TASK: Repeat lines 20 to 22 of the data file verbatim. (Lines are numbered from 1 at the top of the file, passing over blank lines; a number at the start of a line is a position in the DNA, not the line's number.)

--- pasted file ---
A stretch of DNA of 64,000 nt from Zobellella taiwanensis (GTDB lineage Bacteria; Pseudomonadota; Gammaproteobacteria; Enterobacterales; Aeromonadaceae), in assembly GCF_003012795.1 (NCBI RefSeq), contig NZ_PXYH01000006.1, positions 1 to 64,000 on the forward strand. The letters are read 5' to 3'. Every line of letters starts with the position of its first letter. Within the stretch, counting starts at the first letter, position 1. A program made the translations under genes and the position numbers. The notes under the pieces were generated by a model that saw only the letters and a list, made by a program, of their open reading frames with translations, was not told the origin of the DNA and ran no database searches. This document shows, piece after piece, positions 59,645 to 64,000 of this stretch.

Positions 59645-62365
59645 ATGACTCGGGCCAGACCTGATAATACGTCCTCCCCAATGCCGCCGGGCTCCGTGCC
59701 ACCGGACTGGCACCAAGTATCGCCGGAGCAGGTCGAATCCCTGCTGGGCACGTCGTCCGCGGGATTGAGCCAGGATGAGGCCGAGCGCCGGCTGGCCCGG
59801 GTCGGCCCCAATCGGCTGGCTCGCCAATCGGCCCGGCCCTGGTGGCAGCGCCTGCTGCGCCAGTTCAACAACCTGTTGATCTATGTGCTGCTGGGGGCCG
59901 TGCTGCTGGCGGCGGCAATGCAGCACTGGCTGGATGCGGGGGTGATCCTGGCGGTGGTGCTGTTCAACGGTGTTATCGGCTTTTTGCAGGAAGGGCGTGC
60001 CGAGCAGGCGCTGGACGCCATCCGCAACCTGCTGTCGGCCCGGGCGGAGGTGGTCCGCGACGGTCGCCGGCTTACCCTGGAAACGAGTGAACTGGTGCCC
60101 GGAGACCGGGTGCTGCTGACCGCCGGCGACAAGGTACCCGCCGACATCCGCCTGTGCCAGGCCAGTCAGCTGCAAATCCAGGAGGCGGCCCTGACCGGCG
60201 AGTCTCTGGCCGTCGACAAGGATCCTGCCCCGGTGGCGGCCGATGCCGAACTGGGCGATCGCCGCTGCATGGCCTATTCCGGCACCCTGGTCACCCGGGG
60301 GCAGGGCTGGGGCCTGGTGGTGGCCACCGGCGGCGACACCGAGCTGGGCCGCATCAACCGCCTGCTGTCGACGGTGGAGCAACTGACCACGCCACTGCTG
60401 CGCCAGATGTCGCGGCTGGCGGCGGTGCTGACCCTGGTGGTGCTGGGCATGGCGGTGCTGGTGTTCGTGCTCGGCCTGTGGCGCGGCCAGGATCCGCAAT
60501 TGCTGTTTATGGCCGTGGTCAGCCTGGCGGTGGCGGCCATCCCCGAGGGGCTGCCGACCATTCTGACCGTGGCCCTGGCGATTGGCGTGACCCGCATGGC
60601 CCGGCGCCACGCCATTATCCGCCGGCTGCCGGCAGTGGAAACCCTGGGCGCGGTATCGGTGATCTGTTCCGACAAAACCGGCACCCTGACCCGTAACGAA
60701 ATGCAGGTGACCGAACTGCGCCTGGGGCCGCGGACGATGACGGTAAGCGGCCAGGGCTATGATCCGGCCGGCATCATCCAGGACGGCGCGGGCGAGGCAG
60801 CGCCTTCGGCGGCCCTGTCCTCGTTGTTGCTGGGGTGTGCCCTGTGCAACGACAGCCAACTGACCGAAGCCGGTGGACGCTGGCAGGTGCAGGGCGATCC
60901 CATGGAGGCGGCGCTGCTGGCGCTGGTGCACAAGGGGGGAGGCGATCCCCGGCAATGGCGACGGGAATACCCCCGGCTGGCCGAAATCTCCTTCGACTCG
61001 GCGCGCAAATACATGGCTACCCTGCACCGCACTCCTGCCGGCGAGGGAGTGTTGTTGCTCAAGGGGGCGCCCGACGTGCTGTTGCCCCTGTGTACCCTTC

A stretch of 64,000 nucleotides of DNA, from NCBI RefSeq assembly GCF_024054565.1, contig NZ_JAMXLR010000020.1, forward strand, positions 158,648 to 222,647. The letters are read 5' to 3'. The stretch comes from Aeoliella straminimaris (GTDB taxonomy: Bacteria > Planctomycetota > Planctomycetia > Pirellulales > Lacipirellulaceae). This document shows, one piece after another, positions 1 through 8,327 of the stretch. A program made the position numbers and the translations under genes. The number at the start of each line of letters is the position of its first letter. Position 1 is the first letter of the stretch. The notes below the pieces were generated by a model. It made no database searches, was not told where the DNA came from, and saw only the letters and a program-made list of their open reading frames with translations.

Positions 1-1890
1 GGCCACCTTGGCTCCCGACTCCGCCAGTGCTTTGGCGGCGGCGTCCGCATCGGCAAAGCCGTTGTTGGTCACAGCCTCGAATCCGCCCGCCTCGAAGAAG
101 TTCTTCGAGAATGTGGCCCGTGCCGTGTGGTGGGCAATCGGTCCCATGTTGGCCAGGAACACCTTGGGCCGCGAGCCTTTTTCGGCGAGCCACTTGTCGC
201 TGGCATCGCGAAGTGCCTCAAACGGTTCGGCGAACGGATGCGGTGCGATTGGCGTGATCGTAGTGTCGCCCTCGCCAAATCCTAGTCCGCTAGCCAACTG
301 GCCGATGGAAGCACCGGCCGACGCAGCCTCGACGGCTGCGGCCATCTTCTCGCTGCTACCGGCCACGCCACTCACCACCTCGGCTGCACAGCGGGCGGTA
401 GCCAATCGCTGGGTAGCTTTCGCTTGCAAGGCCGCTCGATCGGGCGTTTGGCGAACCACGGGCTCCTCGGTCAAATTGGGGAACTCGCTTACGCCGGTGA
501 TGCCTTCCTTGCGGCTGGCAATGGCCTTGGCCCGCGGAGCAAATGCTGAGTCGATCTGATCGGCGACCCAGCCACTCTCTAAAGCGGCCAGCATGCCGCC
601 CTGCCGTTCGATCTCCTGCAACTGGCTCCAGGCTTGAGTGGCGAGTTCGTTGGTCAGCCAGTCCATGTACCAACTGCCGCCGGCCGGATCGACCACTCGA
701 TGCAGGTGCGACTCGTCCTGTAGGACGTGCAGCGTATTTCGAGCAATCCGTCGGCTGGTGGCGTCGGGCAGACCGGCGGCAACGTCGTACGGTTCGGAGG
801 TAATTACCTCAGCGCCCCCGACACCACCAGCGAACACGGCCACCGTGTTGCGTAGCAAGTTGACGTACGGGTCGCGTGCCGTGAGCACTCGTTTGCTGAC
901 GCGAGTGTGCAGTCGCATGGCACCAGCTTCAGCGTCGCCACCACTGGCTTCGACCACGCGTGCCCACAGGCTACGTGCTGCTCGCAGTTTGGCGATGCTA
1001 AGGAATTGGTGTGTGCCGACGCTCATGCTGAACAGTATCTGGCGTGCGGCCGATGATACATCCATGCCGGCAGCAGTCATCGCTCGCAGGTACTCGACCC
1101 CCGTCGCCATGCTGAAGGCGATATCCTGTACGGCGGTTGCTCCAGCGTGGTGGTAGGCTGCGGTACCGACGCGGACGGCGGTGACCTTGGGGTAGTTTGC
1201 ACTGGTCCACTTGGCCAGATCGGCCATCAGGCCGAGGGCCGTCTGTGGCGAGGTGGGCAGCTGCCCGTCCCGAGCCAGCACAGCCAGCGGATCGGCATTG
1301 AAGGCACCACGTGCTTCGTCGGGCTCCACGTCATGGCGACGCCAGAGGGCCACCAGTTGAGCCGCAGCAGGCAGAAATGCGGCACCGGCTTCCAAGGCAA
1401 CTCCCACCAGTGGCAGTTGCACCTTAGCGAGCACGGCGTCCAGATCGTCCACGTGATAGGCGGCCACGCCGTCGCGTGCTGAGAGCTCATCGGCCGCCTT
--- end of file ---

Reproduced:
1 GGCCACCTTGGCTCCCGACTCCGCCAGTGCTTTGGCGGCGGCGTCCGCATCGGCAAAGCCGTTGTTGGTCACAGCCTCGAATCCGCCCGCCTCGAAGAAG
101 TTCTTCGAGAATGTGGCCCGTGCCGTGTGGTGGGCAATCGGTCCCATGTTGGCCAGGAACACCTTGGGCCGCGAGCCTTTTTCGGCGAGCCACTTGTCGC
201 TGGCATCGCGAAGTGCCTCAAACGGTTCGGCGAACGGATGCGGTGCGATTGGCGTGATCGTAGTGTCGCCCTCGCCAAATCCTAGTCCGCTAGCCAACTG